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Arugula Pesto

May 9, 2012
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I had some leftover arugula recently (more on why in my next post).  I also have a ton of pecans in my freezer, thanks to a recent longing for pecans (that resulted in an online purchase of authentic Texas pecans) and a subsequent trip to see my grandfather, who gave us even better pecans.  I even had parmesan in the fridge.  So, I decided the best way to avoid wasting the arugula was to make some pesto.

I was incredulous when I first read that you could make pesto with herbs other than basil, but I’ve since become a huge fan of non-arugula pesto.  Arugula has a slightly peppery taste that I enjoy, which sets arugula pesto apart from the basil kind.

This goes well with pasta, pizzas, really anything for which you’d use basil pesto – I like to pair it with a baked potato and a little white cheese.

Arugula Pesto

Adapted from 101 Cookbooks’ Recipe for Basil Pesto; makes approximately 1 cup pesto depending on the amount of olive oil used and the amount of arugula in the bunch

  • 1 small bunch of arugula
  • 3 medium cloves of garlic
  • 1/2 cup of freshly grated parmesan
  • small handful of pecans or walnuts
  • 3 – 4 TBSP of extra-virgin olive oil

Wash the arugula and remove the stems.  Chop the arugula roughly.  Peel the garlic cloves.

Place the arugula, garlic, and pecans or walnuts into the bowl of a food processor.  This is one occasion where a smaller food processor works better, so that you don’t have to constantly open the food processor and push the ingredients around with a spoon (Side note: please only open the food processor and push stuff around when the food processor is unplugged.  I know they all have safety mechanisms to prevent the food processors from operating with the top off, but you can never be too careful!  Okay, paranoid-lady talk over).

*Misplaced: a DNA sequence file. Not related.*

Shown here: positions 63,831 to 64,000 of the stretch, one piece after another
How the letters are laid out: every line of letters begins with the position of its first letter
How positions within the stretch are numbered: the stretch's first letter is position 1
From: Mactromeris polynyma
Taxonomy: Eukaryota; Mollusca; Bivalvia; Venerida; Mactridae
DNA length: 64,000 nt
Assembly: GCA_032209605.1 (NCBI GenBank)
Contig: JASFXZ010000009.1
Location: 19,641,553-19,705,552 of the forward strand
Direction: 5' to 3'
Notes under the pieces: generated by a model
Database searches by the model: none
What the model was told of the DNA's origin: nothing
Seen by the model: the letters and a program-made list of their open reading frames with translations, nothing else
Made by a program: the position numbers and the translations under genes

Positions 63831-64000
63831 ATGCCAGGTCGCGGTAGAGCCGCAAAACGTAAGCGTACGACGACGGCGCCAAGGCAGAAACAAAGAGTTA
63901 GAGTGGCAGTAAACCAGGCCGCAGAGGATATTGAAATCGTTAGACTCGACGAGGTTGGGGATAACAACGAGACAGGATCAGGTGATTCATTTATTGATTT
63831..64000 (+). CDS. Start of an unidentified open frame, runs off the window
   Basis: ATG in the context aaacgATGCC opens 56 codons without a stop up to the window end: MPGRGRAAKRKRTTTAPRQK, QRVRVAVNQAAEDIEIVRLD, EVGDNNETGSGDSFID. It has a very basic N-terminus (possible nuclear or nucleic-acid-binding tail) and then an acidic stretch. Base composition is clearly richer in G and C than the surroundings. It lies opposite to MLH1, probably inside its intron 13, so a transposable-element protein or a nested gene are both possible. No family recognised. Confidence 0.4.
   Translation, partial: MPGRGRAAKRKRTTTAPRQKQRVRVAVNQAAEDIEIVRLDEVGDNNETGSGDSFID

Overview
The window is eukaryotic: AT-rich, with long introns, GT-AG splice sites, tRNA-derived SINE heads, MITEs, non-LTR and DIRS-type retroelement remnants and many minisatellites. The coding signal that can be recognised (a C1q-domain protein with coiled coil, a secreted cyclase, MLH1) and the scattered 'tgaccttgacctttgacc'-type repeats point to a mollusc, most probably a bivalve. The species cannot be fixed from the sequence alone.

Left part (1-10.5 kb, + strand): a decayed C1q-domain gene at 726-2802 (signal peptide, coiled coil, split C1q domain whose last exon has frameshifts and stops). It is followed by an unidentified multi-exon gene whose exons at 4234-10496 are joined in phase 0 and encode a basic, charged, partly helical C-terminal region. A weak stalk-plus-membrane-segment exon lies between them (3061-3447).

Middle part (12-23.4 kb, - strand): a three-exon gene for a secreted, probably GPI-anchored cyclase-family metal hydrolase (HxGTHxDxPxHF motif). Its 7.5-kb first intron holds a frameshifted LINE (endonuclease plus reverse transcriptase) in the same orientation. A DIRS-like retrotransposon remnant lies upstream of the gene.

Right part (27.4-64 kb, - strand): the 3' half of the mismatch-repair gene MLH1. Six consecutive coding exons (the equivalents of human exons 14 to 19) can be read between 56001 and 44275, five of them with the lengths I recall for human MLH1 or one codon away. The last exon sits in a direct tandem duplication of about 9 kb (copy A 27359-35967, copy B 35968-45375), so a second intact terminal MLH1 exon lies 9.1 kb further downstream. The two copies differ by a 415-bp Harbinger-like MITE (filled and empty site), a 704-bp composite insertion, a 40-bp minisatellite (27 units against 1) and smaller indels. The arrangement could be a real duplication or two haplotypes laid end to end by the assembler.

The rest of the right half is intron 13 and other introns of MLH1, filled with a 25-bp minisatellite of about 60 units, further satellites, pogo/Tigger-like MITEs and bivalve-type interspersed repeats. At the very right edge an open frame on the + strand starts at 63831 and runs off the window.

Pulse until all of the ingredients are in tiny little bits and are well-mixed.  Add the Parmesan 1/4 cup at a time, pulsing twice after each addition.  Add the olive oil, tablespoon by tablespoon, pulsing several times after each addition.  Add enough olive oil that the pesto looks solid but completely blended; if you have not added enough oil, the ingredients will not stay together.  If the pesto is still not well-mixed, pulse a few more times.

Store in the refrigerator.  If using with pasta, you may need to add some pasta water to the pasta to thin the pesto, about 1/4 cup of pasta water for a whole box of pasta and a tablespoon if you are only making 1 – 2 servings.

You can also freeze pesto, but you have to thaw it completely or reheat it very, very gradually.

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3 Comments leave one →
  1. Emily permalink*
    May 17, 2012 11:47 am

    I love that you’re trying to convince people not to stick things in their food processor even when not running, even though you intentionally stuck a knife in a running food processor. 😉

    • Amanda permalink*
      May 17, 2012 12:06 pm

      That was a blender, and I learned my lesson 😉

Trackbacks

  1. Easy Margherita Pizza, Arugula and Corn Pizza, Or Any Kind of Thin Crust Pizza You Want « emandam

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